How Blockchain can change our lives
Our expert's opinion
"Blockchain has been a buzz word throughout 2017. It is almost a natural reflex for most people to relate Blockchain technology to Bitcoin, while in reality Blockchain has a lot of different possible applications.
If we take voting as an example, every voting session - in theory - could be manipulated because of the central collection of the votes. Having a decentralised authentication of transactions without the data having to be confirmed by a central authority, would guarantee the impossibility of fraud.
Also, in development aid Blockchain technology could come to the rescue of a lot of people's lives. We saw a real-life example last year in a UN World food programme pilot project where Syrian refugees received allowance in cryptocurrency. They could pay their necessities by simply having their iris scanned.
I am sure we will see many companies looking into Blockchain and its applications the next couple of years."
- Matthias Van den Bempt, Senior Associate
Blockchain: so much bigger than bitcoin…
From voting to healthcare, music to energy production, blockchain may just change the way we run our lives.
A blockchain allows the authentication of transactions without them needing to be administered or guaranteed by a central authority. Ballot boxes and current online voting platforms are vulnerable to manipulation; now a startup called Follow My Vote is developing a blockchain-based system to ensure security, transparency and mathematically accurate election results.
Applied to power generation, blockchain enables homeowners to sell back energy to the grid without going via an energy provider or manage their own microgrids that are independent from the established system. Lo3Energy runs a project in Brooklyn, New York, where homeowners can buy and sell energy they have generated with rooftop solar panels. The blockchain allows them to set their own price – and to do so without a price-setting, commission-taking intermediary.
Just got the hang of Spotify? Prepare to have your listening habits disrupted again by blockchain-based music streaming services. Instead of a service such as Apple Music or Spotify taking a cut, a blockchain system called Voise is enabling artists to set a price of which they receive 100% when a user streams their music.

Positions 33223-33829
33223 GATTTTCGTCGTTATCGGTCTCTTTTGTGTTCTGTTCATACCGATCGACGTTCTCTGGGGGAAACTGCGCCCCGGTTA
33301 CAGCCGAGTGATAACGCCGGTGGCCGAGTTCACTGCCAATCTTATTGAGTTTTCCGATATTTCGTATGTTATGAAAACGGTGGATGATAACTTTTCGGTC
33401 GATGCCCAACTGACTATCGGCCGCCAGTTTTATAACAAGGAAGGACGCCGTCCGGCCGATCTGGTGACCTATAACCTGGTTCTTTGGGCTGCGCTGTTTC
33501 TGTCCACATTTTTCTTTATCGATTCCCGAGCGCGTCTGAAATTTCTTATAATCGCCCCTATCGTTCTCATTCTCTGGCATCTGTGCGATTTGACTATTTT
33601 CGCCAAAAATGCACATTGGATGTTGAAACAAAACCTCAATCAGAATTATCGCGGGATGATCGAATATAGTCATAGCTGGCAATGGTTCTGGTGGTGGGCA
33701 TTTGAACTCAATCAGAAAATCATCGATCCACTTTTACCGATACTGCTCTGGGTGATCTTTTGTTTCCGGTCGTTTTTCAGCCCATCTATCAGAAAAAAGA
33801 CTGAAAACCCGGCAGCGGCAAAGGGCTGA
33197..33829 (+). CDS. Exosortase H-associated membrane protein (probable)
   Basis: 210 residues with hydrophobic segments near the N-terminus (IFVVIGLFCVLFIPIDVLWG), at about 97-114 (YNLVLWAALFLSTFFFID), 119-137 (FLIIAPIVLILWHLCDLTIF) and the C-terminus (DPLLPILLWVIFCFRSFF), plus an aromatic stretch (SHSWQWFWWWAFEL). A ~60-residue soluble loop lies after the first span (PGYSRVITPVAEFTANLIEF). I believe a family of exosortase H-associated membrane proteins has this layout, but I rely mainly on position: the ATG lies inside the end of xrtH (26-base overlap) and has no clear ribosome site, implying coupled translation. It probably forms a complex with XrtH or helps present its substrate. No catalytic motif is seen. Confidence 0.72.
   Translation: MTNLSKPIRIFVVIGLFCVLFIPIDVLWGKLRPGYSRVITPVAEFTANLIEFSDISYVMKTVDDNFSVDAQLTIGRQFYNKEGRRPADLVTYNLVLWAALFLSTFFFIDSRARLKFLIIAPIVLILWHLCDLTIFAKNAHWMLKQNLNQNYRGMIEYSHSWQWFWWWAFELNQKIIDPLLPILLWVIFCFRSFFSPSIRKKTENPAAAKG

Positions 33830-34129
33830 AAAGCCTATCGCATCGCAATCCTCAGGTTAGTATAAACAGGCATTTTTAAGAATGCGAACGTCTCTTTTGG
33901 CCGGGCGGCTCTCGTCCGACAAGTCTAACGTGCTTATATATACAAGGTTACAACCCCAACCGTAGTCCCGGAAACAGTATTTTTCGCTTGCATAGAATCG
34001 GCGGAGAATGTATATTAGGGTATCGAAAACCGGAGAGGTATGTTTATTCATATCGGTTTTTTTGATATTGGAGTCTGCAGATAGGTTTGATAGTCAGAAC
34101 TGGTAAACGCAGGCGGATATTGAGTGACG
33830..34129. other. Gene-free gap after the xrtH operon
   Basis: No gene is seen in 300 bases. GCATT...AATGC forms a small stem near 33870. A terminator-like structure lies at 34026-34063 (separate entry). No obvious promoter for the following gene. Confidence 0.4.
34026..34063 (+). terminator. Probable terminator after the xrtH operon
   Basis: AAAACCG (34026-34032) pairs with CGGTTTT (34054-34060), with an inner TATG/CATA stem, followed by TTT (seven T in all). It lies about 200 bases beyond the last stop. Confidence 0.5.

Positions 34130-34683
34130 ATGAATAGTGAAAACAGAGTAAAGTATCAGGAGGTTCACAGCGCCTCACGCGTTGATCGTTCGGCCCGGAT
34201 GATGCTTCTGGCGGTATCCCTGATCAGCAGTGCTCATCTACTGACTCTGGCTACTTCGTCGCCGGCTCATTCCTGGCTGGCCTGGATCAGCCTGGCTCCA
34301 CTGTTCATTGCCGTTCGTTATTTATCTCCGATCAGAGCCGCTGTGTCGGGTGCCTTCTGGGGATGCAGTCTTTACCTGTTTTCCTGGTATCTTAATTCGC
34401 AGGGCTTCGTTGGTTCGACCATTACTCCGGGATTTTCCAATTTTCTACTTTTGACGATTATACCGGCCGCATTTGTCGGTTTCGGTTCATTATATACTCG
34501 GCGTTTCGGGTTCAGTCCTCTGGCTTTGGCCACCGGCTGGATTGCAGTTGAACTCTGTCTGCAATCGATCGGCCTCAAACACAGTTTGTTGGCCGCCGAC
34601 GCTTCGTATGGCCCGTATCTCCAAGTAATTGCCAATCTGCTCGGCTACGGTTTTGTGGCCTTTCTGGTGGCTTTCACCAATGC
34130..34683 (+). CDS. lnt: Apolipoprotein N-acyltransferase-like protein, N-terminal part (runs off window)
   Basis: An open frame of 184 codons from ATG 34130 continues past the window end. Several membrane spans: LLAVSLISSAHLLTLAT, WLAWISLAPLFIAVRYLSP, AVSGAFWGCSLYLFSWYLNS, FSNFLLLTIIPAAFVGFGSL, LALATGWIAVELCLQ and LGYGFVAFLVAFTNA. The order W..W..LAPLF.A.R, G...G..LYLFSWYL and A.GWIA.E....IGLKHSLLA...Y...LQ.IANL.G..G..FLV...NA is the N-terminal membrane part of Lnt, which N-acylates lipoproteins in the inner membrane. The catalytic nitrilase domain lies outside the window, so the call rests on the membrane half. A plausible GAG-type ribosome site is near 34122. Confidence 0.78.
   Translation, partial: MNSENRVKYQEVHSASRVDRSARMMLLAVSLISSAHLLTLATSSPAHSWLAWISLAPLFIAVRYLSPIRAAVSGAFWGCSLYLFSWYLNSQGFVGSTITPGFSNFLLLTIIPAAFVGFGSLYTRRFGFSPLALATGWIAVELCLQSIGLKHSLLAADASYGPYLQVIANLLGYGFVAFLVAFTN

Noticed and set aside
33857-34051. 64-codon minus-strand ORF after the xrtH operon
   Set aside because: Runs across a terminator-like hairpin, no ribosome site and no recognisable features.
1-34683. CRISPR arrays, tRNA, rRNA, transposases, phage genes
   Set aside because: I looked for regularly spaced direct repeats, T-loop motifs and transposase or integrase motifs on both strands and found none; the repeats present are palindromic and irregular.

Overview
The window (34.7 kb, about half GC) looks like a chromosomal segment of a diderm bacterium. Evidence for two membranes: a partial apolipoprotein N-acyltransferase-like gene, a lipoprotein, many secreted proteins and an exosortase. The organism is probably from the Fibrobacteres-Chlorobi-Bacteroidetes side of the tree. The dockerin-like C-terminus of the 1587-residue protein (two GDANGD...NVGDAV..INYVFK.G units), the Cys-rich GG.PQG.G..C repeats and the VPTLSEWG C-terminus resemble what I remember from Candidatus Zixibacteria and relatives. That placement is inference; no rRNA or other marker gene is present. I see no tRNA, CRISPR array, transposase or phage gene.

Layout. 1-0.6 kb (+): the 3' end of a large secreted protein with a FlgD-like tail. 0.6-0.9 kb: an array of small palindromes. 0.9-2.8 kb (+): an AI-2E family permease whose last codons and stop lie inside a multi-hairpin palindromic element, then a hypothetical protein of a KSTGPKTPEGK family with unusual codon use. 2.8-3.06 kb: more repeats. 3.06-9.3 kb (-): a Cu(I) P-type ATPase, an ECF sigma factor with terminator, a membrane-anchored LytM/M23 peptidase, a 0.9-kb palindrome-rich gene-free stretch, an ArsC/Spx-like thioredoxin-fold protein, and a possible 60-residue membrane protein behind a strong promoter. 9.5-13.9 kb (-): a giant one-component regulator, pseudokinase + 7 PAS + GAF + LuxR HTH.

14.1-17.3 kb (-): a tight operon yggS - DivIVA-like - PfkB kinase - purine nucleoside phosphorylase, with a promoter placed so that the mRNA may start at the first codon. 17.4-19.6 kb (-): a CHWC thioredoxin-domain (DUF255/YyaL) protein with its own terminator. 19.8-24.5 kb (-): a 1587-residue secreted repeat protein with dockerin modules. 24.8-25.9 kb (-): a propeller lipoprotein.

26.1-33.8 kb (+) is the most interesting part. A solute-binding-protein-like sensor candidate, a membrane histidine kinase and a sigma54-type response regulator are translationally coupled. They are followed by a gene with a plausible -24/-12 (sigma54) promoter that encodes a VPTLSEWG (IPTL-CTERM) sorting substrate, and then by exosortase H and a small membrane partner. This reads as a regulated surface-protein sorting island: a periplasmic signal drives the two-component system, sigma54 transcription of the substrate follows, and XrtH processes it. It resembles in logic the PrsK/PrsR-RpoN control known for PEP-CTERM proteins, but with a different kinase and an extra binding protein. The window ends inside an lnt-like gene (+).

A patient’s medical records are often scattered between GPs, clinics and labs. A blockchain-based health record could be read and updated from multiple locations or services and would contain a note of who made each addition to the record. The patient can opt to take charge of the data and choose whom to share it with. At MIT, researchers are developing such a system, called MedRec, that will integrate with current healthcare computer set-ups.
In 2012, the then secretary-general of the UN, Ban Ki-moon, estimated that 30% of development aid was lost to corruption. The UN has a number of blockchain-based projects looking to solve issues in delivering aid. Last year, in a UN world food programme pilot project, Syrian refugees in a Jordan camp were given an allowance in cryptocurrency. When making purchases at the camp supermarket, their identities were authenticated by iris scans and their spending deducted from their allowance. This cuts down on transaction fees for the UN and reduces the frequency of fraud and theft.
Source: The Guardian
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